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Bill Simmons’ New Project: An ESPN Site With No ESPN Branding


When news came out a couple days ago that Deadspin contributor Katie Baker was joining Bill Simmons’ new project full-time, it also came with news that more details about the project were soon to leak. As it turned out, “soon” was “two days” – today, both Simmons and ESPN gave their first comments on what the new project would actually be. If you’re familiar with Simmons, the details likely won’t be surprising, but there’s reason for intrigue all the same.

SportsBusiness Daily spoke to Simmons about the project – it’s going to be a website owned by ESPN, but “will not carry the ESPN brand.” The breakdown of the site’s content will be roughly 70% sports, 30% pop culture, which fits in neatly with the style Simmons himself established over the years. The name and exact launch date are yet to be determined, but according to the SBD piece, you can expect to see the site up “later this spring.”

Simmons also said that in addition to Baker, Chuck Klosterman (of Sex, Drugs, and Cocoa Puffs fame, among other books) is on board for the project. Simmons and Klosterman have been friendly for some time now, so his addition isn’t a shock, but since Klosterman has significant name recognition himself, he’ll help bring added attention (and, one would expect, plenty of solid content) to the site. And Simmons recently broke news of another contributor via Twitter: New York’s Lane Brown, who’ll serve as pop culture editor.

The three announced names (plus, of course, Simmons – an ESPN release said, “the site will host Bill’s columns and podcasts”) form an interesting mix of well-established and up-and-coming writers. This, apparently, was a conscious effort on Simmons’ part, since the same ESPN release said he’s “building a team of lesser-known, talented young writers and editors” while also providing a space for “leading journalists” to offer occasional commentary.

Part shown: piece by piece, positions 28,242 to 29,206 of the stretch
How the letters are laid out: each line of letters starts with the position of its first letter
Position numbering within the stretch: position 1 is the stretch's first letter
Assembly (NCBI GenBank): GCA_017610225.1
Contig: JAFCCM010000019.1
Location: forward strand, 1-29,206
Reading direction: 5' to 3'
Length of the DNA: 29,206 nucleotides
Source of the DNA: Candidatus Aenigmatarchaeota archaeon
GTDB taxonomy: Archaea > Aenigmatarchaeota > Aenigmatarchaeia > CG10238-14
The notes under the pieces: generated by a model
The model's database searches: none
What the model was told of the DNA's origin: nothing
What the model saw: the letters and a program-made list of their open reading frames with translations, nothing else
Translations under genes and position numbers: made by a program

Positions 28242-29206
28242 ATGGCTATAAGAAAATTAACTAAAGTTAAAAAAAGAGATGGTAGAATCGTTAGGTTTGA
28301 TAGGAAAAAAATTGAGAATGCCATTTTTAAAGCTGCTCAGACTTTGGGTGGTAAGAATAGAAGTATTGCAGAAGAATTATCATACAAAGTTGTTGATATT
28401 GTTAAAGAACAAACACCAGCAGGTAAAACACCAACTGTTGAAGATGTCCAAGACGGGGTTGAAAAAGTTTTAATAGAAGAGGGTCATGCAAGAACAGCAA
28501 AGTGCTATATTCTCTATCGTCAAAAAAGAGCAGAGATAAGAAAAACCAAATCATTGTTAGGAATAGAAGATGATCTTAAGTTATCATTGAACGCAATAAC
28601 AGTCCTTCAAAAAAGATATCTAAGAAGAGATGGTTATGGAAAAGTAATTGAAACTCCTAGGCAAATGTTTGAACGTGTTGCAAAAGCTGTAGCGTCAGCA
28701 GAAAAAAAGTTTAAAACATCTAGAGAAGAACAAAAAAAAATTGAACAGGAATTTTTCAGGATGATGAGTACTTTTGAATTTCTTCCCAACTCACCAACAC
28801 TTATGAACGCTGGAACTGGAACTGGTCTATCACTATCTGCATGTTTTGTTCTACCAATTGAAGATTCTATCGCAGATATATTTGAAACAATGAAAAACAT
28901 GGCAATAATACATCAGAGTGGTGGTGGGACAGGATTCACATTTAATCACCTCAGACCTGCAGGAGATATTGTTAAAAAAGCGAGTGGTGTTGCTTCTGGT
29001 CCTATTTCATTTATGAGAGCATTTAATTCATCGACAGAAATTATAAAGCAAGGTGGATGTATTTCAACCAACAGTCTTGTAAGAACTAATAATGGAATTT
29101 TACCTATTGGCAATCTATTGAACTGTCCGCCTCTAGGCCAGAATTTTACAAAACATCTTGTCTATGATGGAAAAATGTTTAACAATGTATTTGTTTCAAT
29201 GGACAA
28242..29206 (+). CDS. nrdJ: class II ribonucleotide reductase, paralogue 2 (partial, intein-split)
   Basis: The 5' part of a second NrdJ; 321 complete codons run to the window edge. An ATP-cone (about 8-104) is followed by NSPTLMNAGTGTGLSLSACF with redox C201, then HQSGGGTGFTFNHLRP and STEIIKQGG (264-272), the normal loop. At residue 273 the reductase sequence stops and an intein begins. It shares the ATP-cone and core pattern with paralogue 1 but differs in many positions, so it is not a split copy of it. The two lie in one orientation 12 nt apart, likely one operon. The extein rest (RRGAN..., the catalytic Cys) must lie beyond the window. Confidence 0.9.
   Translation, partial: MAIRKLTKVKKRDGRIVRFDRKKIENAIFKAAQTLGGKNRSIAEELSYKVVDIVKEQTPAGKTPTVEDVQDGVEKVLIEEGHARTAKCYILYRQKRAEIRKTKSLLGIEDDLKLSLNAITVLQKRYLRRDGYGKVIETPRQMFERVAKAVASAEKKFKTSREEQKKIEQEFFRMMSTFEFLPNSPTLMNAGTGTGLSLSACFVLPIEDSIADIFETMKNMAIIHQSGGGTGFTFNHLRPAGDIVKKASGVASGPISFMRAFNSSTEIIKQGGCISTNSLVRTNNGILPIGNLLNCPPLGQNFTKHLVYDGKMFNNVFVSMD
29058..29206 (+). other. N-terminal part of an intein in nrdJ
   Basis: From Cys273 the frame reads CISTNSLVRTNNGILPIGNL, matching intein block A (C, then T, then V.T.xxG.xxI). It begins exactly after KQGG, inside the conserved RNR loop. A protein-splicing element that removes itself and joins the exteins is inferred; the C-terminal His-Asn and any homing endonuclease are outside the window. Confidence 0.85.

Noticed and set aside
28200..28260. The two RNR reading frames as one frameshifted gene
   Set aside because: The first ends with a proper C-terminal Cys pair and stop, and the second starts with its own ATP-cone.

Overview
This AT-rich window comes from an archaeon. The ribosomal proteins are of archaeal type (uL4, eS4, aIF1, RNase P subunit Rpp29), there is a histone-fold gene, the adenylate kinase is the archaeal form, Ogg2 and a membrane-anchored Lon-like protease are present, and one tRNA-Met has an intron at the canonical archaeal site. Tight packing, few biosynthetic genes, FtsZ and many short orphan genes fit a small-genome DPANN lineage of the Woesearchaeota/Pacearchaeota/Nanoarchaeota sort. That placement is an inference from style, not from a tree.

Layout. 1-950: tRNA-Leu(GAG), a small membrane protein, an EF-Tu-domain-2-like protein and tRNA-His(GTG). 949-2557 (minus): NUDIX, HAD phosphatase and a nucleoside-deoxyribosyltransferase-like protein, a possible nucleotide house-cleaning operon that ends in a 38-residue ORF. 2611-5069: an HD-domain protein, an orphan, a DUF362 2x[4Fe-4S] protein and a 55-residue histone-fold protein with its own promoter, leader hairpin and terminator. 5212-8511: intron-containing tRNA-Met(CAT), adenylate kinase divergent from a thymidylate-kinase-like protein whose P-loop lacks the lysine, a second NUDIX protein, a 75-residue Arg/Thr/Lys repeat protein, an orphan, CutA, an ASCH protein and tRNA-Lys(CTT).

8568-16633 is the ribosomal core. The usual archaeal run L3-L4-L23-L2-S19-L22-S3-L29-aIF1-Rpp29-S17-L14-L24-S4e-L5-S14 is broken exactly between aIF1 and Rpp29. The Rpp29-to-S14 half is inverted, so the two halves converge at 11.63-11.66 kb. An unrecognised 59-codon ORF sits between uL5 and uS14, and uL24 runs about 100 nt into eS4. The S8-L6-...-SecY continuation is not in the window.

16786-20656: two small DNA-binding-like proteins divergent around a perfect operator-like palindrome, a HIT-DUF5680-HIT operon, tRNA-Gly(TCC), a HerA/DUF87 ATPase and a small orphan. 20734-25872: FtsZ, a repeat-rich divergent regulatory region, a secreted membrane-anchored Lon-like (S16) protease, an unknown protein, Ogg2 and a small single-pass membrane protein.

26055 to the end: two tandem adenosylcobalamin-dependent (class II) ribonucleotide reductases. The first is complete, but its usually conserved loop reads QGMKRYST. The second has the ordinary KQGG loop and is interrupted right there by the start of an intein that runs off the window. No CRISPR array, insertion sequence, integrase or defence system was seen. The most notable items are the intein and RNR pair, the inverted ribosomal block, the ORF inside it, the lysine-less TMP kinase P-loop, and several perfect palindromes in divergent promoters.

The only thing we’re not sure about is this nugget from the ESPN release:

Bill sees the site functioning with limited fan interaction, including a selection of about 300 fans with exclusive access to comment on the site and interact with contributors.

“Limited fan interaction” sounds a bit alienating, especially when Simmons built up such a rabid fanbase by establishing a reputation as a man of the people. (Just your everyday “sports guy,” if you will. Call me crazy – I think that nickname could catch on for him.)

And while there’s no doubt Simmons’ notoriety ensures that everything on the site would get overrun with comments – not all of them civil – if they opened up commenting to everyone, Simmons must have enough fans who are also devoted to him enough that they’d be willing to collectively police the comments section and keep things under control. Cutting off access to all but a select group, on the other hand – even if the “select group” is of significant size – doesn’t feel quite right.

Even accounting for our worries about that aspect, though, it’s hard to imagine this site won’t be a success. We documented the lavish praise of Baker’s hiring, so it appears Simmons has some ability to spot talent. And he’s on a hot streak, considering the continued popularity of his column combined with the success of his sports documentary brainchild, 30 for 30. Based on the people Simmons is bringing on board for his latest project, we see no reason the hot streak won’t continue with this new site – whatever the name may be.

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